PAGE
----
The kiss that isn’t just a kiss
Ah, spring, when a young man’s fancy turns to -- watching young women kiss each other. Lucky for him, he doesn’t have far to turn, at least on-screen. Has it really only been six years since “Ellen” caused such an uproar?
These days, kisses between girls can be found on the reality shows “Meet the Folks,” “Big Brother 3,” “DisMissed” and “The Real World,” among many others. Women in “Fastlane” and “Friends” have done the deed, with heavy network promotion.
Movies chime in, with “Anger Management,” “Road Trip,” “The Real Cancun,” “Not Another Teen Movie” and “American Pie 2" among recent examples. Even radio gets in the act, as with last year’s “on-air” kiss between DJ Lisa Foxx and a Playboy playmate on KYSR-FM (Star 98.7). The photos were posted for a while on the station’s Web site. And of course lesbians are a longtime obsession for Howard Stern.
When “Ellen” showed the first on-screen romantic kiss between women on a sitcom in 1997, actress Ellen DeGeneres was both lauded and lambasted for her openness, and her show was canceled not long after (comedian Roseanne smooched Mariel Hemingway on “Roseanne” three years earlier, to much less fanfare). But that kiss, and the few others to make it onto TV in the ‘90s, opened the floodgates.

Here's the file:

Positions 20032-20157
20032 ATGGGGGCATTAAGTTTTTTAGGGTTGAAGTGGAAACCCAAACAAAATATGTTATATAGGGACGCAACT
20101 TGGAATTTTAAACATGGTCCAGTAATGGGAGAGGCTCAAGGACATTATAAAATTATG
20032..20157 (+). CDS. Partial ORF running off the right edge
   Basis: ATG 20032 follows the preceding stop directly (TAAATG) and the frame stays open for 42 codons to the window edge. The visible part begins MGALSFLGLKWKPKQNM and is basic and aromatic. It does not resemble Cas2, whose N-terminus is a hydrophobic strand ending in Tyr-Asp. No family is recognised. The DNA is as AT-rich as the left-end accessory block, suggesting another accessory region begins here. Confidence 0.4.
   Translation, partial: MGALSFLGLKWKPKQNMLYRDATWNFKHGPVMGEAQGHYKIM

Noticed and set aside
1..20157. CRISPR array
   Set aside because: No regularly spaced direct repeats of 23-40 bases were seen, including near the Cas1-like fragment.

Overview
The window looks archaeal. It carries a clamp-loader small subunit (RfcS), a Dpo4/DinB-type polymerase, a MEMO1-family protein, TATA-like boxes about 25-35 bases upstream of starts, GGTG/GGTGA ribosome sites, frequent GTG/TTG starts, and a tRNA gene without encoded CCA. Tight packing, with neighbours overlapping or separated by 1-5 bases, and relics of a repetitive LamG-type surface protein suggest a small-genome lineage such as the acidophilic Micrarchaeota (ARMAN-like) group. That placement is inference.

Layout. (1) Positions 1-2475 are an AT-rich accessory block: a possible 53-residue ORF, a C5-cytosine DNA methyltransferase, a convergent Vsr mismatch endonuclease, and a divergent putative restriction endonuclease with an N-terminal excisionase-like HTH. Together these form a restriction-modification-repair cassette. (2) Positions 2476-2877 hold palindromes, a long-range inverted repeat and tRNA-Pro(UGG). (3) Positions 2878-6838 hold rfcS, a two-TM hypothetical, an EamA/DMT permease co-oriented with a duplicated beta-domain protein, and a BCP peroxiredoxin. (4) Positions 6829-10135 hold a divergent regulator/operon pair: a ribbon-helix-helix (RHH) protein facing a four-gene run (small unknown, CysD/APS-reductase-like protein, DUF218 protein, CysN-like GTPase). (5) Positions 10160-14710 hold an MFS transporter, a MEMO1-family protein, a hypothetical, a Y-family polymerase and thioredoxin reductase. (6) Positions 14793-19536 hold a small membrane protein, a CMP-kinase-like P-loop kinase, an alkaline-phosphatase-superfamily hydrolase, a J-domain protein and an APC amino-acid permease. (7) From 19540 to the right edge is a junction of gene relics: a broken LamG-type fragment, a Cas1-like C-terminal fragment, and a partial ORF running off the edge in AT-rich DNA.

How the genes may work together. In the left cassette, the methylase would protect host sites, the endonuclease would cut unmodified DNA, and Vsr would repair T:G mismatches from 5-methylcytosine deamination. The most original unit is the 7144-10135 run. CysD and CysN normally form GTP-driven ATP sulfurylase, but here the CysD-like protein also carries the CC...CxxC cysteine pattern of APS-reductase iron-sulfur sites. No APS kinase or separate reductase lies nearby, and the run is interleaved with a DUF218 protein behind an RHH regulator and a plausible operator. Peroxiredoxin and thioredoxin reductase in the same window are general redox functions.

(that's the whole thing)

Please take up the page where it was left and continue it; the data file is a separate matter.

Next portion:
It’s not all sensationalist action. On “ER,” “Buffy the Vampire Slayer,” “Queer as Folk” and “The Wire,” lesbian characters show physical affection for each other without the spring break-crowd egging them on.
On April 23, the ABC soap opera “All My Children” joined in, featuring the first same-sex kiss on daytime television. The character of Bianca (Eden Riegel) finally got to kiss another woman after being openly gay and loveless for almost three years.
“If she had been a straight character, she would have been married and divorced by now,” said Mara Levinsky, associate editor of Soap Opera Digest.
Are all of these kisses a sign of a growing acceptance of lesbians in our culture? Or is it simply exploitation in the service of a straight male fantasy? According to Sarah Warn, the answer is a resounding: both, but that’s OK.
Warn, the creator of the Web site AfterEllen.com, which looks at the representation of lesbians and bisexual women in the media, has reviewed the shift in lesbian portrayals since the first female kiss on “L.A. Law” in 1991. Regarding the girls who kiss for the boys’ approval, “on one level, it’s clearly a marketing ploy, and a fairly successful one at attracting male audiences. That doesn’t mean it isn’t also subversive,” she said. “When you go from never seeing those images to sort of being bombarded with them, you gradually become desensitized -- and that ends up being a good thing for lesbian and bisexual visibility on television, even if that wasn’t the intention.”